by Mariam El Atouabi
With the election of Michel Aoun as the new President of Lebanon, all the attention now shifts to the forming of the government cabinet, under the care of newly-appointed Prime Minister Saad Hariri. The distribution of the ministries portfolios has already sparked a vivid debate amongst parties, with Walid Jumblatt, leader of the Druze Progressive Socialist Party, voicing his support for Michel Aoun, but asserting his fear of marginalising the Druze political representatives.
Unequivocally, Lebanon’s geopolitical position has shifted as a result of the ongoing Syrian civil war. For a long period of time Lebanon constituted a regional echo chamber, whether willingly or unwillingly, positioning itself at the centre of regional crises and political challenges. The main result of Lebanon’s singular regional status is the humanitarian and political fallout from the Syrian civil war, being one of the main recipients of Syrian refugees. Hezbollah steadily rose to be one of the main political players in Lebanon, especially following the party’s military involvement in Syria and its support for Bashar al-Assad. As a result, Hezbollah was able to provide concrete quick actions and solutions to the social and political instability at a time of executive leadership vacuum — shifting Lebanon’s position from regional echo chamber to front-row political player.
Positive signals have been sent by Saad Hariri – who has not been officially endorsed by the Hezbollah – on 21 November, stating that Michel Aoun and himself have agreed on the majority of the proposed cabinet line-up, despite the recent feuds between top Shiite and Maronite leaders regarding the question of extending the Parliament’s mandate. The numerous ongoing political frictions seem to hinder the ambitions of the new President and Prime Minister. By designating Saad Hariri, a Saudi-backed businessman who has previously served as Prime Minister, Michel Aoun, a Hezbollah’s ally, sent a signal of eagerness to establish political unity.
With many economic obstacles looming, the new alliances aim at portraying stability in order to tackle domestic problems, such as crippling corruption, and to attract direct foreign investments and replenish the tertiary sector. Indeed, the lack of leadership in Lebanon for the past 2 years has led to the weakening of the Lebanese economy, which highly depends on the services sector such as tourism, especially from the Gulf countries.
The challenging agenda of the awaited Lebanese government, however, is confronted by the difficulty to strike a balance between the different groups of interest. The particular sectarian layout of the Lebanese society has often proven to be a hitch in the political reform process. As Lebanon is still expecting the formation of its new cabinet, this cabinet’s future actions remain unclear. Both Michel Aoun and Saad Hariri have so far tirelessly tried to reassure and reconnect with countries in the region, such as Saudi Arabia. This ambition to revive ties with Saudi Arabia follows the visit of King Salman’s advisor to Baabda, and his return invitation for Aoun to visit Riyadh. While Aoun is trying to build new bridges with the Kingdom, the ties between Hariri and Saudi Arabia go back decades to his late father. With Hariri’s Saudi-based company Saudi Oger facing a financial crisis, he hopes his new appointment could allow him to seek assistance from the Saudi royal family.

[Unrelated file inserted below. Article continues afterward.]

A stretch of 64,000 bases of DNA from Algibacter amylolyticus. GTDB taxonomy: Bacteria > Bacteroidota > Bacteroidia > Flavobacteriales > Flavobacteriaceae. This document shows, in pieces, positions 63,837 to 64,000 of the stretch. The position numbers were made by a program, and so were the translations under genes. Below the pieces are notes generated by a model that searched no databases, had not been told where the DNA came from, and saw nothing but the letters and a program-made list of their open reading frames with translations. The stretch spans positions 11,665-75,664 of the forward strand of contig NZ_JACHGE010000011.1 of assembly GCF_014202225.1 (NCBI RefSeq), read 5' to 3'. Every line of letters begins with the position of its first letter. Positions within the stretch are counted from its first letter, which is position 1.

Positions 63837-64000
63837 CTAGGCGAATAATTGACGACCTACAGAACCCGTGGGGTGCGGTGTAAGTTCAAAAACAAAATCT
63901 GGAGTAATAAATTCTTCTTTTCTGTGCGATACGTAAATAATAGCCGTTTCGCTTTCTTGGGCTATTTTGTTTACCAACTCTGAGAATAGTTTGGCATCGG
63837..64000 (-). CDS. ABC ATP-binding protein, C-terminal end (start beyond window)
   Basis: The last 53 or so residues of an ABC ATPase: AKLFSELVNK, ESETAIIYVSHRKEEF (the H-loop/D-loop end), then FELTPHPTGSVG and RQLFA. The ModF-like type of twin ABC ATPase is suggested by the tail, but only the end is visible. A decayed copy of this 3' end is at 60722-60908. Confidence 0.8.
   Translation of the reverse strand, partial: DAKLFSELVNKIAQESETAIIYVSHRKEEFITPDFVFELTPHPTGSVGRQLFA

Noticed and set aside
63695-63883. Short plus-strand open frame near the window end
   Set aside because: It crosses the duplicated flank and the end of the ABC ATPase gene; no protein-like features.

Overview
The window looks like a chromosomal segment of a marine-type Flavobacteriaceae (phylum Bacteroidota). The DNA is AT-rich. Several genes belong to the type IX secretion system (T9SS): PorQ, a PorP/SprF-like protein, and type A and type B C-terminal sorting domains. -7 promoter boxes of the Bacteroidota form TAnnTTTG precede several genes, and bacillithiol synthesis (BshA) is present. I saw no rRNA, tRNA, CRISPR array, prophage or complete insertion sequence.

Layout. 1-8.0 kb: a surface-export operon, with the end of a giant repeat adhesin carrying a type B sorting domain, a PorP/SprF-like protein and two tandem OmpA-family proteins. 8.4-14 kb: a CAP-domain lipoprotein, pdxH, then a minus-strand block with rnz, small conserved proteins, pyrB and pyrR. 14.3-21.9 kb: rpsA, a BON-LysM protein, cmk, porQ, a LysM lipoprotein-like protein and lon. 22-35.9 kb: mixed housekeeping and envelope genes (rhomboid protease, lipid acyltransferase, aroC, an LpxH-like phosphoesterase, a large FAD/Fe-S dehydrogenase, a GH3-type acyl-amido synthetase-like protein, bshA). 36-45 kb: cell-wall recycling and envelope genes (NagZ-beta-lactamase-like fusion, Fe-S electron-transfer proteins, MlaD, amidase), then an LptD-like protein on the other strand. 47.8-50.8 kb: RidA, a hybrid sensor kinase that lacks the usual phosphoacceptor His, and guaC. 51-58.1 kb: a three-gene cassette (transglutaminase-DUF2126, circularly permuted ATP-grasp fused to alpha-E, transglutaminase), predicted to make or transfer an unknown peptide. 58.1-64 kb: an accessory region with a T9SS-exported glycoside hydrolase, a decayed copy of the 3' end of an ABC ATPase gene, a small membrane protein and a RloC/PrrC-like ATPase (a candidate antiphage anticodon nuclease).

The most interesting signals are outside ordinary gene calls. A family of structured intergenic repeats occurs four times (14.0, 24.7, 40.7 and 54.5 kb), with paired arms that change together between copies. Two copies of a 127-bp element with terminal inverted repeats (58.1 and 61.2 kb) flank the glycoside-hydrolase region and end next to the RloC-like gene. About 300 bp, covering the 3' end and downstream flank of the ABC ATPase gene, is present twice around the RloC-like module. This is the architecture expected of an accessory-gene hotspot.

However, this game of political interests could quickly jeopardise the cohesion of the government and its ability to respond to domestic issues. Although Michel Aoun and Saad Hariri are determined to hear different concerns in the region by positioning Lebanon as a mediator, other political players, such as Hezbollah, which has not yet voiced its opinion on the Aoun’s rapprochement with Saudi Arabia, could imperil Lebanon’s new ambitions. Nevertheless, an answer could possibly lay in the different constitutional prerogatives, since the President holds more power than the Prime Minister. The latter, as demonstrated throughout the Lebanese political History, adds to the prestige of the President who could decide to put pressure on the Prime Minister to follow his political line — as it was the case in 1973 when Salam resigned as Prime Minister after its refusal to follow the President Franjiyah’s decision to not oppose with force the Israeli attacks. This crisis resulted in President Franjiyah’s appointment of a political unknown as Prime Minister. Yet, it remains difficult to clearly predict the future political prospect of Lebanon. The social and sectarian reality often impinges on the original political ambitions of a government. The division of the Ministries portfolios, for instance, still depends on the complex sectarian allegiances and interests. Nevertheless, an answer could possibly lay in President Aoun’s popular support. While Lebanese presidents have historically been viewed as symbolic heads of state, Aoun comes to power with a wide popular base in the Maronite community. Coupled with Hariri’s Sunni platform, they could potentially succeed in their ambitions for Lebanon.
Mariam El Atouabi is a fresh graduate student from Sciences Po Rabat where she studied Middle East Geopolitics and Global Security. She is the co-founder and president of the NGO Josoor, whose mission is to reinforce peace and cooperation in the MENA region through youth empowerment and advocacy for a positive counter-narrative on the region. She tweets at @.